Finding a registered agent is required by law for the majority of business entities and recommended for all. Entrepreneurs looking for a registered agent will be met with many options. Depending on your state, a registered agent may also be referred to as a resident agent or statutory agent. Regardless of the terminology, this person or business has a specific set of required responsibilities and is considered the official point of contact. Generally, these responsibilities include being open to receive mail with a signature during regular operating business hours. If you are an entrepreneur contemplating your next organizational structure type, read on for important considerations for finding a registered agent.
Whether an individual or a business, registered agents have a defined set of responsibilities. In general, their role is to help you maintain compliance with governmental rules and regulations. Entrepreneurs can think of a registered agent as a gatekeeper for all legal notices. As such, they receive tax forms, legal documents, official letters from government agencies and lawsuit notices. This means that all of these potentially intimidating official pieces of correspondence filter through the resident agent before reaching your desk. Additionally, professional registered agents will file updates with the state when you move or add an office location, or change your contact information. When searching for a registered agent, it is important to be familiar with their responsibilities.
The physical requirements across the U.S. for being a registered agent are relatively consistent. States only mandate that they maintain a residence or office space in the same state where the business is located. This means that a statutory agent cannot provide a post office box address for an official address. Furthermore, if you decide to take the DIY approach, your home address will be a matter of public record for all marketers to see. Additionally, the business’s official point of contact must be a legal resident of the state. As you begin your pursuit, rest assured that you will be able to find multiple options that meet these physical requirements.
There are logistical considerations to contemplate as you decide on a registered agent. First, the person you designate must be available during normal business hours to accept legal notices. Remember, these documents are delivered to the business address on record. This means that if you do it yourself, these can be served at your place of business in front of employees and customers. Next, moving your business intrastate requires filing forms with the state. Finally, planning an office move for your growing business to other states requires a registered agent in each of those states. If your resident agent fails file in a timely manner, you can incur fines and penalties, and risk losing “good standing” status with your state. Keep these logistical considerations in mind as you choose your registered agent.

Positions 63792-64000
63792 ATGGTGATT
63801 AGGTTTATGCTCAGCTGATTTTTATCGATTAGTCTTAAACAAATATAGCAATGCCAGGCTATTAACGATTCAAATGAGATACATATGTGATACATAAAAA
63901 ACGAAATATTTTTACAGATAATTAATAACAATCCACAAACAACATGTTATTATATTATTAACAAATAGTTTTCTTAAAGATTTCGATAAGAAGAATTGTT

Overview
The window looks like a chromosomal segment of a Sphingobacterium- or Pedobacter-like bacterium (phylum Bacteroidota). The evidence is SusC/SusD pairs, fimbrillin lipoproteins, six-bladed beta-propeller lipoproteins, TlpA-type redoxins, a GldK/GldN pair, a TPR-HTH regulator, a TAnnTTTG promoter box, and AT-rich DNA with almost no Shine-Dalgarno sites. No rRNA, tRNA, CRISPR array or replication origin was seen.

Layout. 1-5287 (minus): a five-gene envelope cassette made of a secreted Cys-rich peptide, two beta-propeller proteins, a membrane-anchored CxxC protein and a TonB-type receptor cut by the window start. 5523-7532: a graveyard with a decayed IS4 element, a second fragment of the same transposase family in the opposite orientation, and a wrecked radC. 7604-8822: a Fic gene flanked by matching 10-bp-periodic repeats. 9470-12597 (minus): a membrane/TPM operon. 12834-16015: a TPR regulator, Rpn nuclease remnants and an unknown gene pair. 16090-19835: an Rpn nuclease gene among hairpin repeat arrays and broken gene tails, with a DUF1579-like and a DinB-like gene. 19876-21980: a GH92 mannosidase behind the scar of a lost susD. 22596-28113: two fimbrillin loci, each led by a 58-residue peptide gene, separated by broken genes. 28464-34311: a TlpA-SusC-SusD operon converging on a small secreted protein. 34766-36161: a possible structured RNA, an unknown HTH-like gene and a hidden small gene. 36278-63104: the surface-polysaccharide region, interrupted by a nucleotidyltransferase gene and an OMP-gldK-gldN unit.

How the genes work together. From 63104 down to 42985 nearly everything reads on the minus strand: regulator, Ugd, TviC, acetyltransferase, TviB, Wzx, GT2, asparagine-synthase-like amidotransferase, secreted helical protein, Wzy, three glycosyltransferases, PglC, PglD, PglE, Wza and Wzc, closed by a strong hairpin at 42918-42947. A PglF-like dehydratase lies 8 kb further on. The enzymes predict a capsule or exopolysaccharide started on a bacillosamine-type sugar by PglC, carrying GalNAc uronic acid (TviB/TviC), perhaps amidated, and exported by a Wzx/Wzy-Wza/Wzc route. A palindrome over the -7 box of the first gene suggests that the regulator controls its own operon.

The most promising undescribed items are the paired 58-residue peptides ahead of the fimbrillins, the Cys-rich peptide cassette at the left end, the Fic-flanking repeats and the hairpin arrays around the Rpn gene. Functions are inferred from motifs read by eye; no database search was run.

Once you have narrowed your search, consider the added services that registered agents provide. For example, some guarantee fast document process time. This means you will be notified about legal documents in a more timely manner. For instance, take the urgency that legal documents command. You may need a registered agent who processes the documents quickly. In addition, other statutory agents have a detailed a communication strategy that can help you with your business. Furthermore, the larger agencies have access to professional services like lawyers and CPAs. This can be helpful if you do not regularly retain services from attorneys or accountants who can provide self employment tax guidance. Of course, these will affect the price you pay. But entrepreneurs should evaluate the added services along with the overall value that a registered agent provides.
Be Your Own Registered Agent
It may be tempting to be your own registered agent since the responsibilities and requirements are not overly complex. Plus, you can designate yourself, a staff member or someone from your family to act as the registered agent for the business. Of course, business executives can save money with the DIY approach. However, keep in mind that the official point of contact must be available Monday through Friday from 9:00am to 5:00pm to accept notices from the state. If you take time off, this could become an issue. Regardless of who you designate, business owners are legally responsible for the information if that person is unavailable. Ultimately, you can be your own registered agent as long as you comply with the responsibilities and requirements.
Entrepreneurs will discover that finding a registered agent is not a difficult process. Your business’s official point of contact does not need special certifications or licenses. However, it is important to understand the responsibilities and requirements before deciding on a statutory agent. The larger firms typically offer added services that can benefit small business owners like lawyers and accountants. If you decide on to be your own registered agent, it is important to comply with all of the requirements. Keep these considerations for finding a registered agent in mind if you are opening, expanding or moving your business.